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New Dependability Report Highlights that Battery-Electric Vehicles Have Most Problems

The new 2024 J.D. Power Vehicle Dependability Study confirms what Consumer Reports recently reported - Electric vehicles are the least dependable.

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Each year, J.D. Power releases the results of a study that looks at the number of problems reported by owners of three-year-old vehicles. The Vehicle Dependability Study is not a glimpse at the problems associated with new vehicles, but rather those that have been used for many years and driven many miles. This year, the report has concluded that vehicles equipped with a battery electric vehicle (BEV) or plug-in hybrid-electric powertrain have the most reported problems. According to the data, BEVs have more problems than plug-in hybrids. 

2024 VDS chart courtesy of J.D. Power

By contrast, vehicles with conventional powertrains and hybrids have lower reported problems. This summary of findings jives with what Consumer Reports recently reported. Both groups use owner surveys to gather the facts that they subsequently summarize into their reports.

You can jump directly to the J.D. Power 2024 Vehicle Dependability Study report here.

The report says the following about the correlation between powertrain type and dependability:
“Electrified vehicles more problematic than others: Owners of battery electric vehicles (BEVs) and plug-in hybrid electric vehicles (PHEVs) experience more problems than owners of gas-powered and hybrid vehicles. BEVs are most troublesome (256 PP100), followed by PHEVs (216 PP100). Hybrids (191 PP100) and gasoline vehicles (187 PP100) fare significantly better. At three years of ownership, tires are a sore spot for BEVs, with 39% of owners saying they replaced tires in the past 12 months—19 percentage points higher than owners of gas-powered vehicles.”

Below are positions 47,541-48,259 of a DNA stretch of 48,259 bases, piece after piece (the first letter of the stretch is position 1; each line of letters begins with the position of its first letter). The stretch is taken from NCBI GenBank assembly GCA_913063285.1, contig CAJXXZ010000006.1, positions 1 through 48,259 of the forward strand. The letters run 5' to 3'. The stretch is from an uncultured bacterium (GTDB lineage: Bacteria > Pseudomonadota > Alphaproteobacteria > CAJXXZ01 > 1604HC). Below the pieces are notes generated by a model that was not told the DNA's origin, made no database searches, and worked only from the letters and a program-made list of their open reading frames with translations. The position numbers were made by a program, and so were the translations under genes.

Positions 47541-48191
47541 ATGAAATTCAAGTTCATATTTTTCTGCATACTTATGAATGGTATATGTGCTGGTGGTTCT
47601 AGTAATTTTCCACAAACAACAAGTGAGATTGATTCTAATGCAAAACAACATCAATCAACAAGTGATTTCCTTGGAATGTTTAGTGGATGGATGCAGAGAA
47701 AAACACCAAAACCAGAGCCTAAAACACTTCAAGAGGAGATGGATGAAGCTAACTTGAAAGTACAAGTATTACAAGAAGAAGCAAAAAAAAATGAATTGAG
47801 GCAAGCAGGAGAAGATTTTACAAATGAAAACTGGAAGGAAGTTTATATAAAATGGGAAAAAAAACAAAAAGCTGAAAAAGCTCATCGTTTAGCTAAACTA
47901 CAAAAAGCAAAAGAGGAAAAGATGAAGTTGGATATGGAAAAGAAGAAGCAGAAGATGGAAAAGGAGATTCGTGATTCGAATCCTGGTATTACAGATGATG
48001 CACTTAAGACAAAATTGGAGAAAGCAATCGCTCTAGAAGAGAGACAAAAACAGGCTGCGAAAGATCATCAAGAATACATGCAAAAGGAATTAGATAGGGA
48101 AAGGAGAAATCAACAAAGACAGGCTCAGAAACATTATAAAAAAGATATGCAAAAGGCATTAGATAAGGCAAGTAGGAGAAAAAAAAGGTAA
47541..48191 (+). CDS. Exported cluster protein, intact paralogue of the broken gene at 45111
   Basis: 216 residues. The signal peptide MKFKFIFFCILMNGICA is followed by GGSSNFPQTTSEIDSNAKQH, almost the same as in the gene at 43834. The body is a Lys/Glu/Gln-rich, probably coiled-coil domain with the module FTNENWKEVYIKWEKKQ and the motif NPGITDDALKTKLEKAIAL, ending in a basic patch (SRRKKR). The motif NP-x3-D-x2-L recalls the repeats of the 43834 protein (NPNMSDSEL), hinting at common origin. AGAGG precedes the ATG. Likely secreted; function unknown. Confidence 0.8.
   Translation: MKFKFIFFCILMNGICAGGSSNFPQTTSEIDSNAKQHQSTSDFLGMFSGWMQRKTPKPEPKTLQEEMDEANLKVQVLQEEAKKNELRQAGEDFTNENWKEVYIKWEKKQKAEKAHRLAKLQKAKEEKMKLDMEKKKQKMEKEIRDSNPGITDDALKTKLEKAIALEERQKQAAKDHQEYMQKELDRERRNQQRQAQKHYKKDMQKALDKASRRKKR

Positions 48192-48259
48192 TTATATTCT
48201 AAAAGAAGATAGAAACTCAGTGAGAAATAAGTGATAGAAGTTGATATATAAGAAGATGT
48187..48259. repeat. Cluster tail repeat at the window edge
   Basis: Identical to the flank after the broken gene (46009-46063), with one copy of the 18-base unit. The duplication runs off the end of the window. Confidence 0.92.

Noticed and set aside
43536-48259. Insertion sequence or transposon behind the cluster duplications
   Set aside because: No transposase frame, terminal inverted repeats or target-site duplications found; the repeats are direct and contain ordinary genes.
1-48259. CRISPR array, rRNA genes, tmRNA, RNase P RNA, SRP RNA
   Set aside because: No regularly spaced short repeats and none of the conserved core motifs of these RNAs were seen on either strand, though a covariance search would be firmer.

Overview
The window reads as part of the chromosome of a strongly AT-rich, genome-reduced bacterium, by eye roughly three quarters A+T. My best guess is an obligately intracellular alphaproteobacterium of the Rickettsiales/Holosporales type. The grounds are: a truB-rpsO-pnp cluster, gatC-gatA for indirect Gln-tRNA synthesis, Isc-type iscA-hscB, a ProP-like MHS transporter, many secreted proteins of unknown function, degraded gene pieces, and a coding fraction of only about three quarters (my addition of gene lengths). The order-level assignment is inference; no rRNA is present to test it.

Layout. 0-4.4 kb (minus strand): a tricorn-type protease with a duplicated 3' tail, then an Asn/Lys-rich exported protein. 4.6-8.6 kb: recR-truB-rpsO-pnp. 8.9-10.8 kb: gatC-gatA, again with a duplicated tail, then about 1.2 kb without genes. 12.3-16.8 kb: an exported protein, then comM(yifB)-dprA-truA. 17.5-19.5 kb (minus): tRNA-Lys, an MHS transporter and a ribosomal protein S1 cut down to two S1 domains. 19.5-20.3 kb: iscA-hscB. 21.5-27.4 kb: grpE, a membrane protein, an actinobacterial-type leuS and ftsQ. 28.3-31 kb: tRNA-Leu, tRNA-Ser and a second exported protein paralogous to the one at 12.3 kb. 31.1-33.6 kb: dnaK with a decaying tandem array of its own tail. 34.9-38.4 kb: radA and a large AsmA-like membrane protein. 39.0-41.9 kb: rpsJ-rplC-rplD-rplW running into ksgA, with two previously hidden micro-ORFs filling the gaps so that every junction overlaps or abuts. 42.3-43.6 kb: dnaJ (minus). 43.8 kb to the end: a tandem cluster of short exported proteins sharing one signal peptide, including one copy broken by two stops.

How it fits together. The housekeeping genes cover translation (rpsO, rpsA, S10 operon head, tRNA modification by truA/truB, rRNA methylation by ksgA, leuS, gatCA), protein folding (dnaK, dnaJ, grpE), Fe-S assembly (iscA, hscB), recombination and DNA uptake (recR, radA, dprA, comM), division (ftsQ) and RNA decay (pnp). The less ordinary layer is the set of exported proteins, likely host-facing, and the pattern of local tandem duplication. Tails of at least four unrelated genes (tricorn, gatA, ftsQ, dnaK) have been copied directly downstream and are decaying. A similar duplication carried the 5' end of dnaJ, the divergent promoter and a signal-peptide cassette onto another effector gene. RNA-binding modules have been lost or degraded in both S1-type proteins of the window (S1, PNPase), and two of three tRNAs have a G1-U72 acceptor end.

In the report, Tesla, which only makes BEVs, scored 252 problems per 100 vehicles. This is a dramatically worse score than brands that make vehicles with all types of powertrains, such as Toyota (147) and Lexus (135). A lower score is better, in case that is not apparent. The Rivian, Polestar, Lucid, Hummer, and Fisker brands are not included in the study since they had delivered virtually no vehicles as of three years ago. We reached out to J.D. Power and asked for some individual BEV model examples.

Interestingly, Toyota and Lexus, two brands that offer plug-in hybrid-electric vehicles, scored highest overall. We have reached out to J.D. Power and asked if they have the individual model scores for the RAV4 Prime and Prius Prime, which lead the PHEV segment in terms of volume of sales. We use the term "segment" here loosely since a powertrain type and a segment should not really be thought of as one and the same. If J.D. Power replies, we will update our story. 

Image of Tesla service center by John Goreham. 2024 VDS chart courtesy of J.D. Power.

John Goreham is an experienced New England Motor Press Association member and expert vehicle tester. John completed an engineering program with a focus on electric vehicles, followed by two decades of work in high-tech, biopharma, and the automotive supply chain before becoming a news contributor. In addition to his eleven years of work at Torque News, John has published thousands of articles and reviews at American news outlets. He is known for offering unfiltered opinions on vehicle topics. You can follow John on Twitter, and connect with him at Linkedin.

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